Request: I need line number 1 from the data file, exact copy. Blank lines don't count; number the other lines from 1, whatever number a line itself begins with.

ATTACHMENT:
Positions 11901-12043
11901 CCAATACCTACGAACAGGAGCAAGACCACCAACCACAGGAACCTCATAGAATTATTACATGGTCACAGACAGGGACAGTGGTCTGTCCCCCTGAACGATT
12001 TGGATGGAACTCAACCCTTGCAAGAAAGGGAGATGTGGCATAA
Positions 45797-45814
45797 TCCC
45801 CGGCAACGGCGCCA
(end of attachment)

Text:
Positions 11901-12043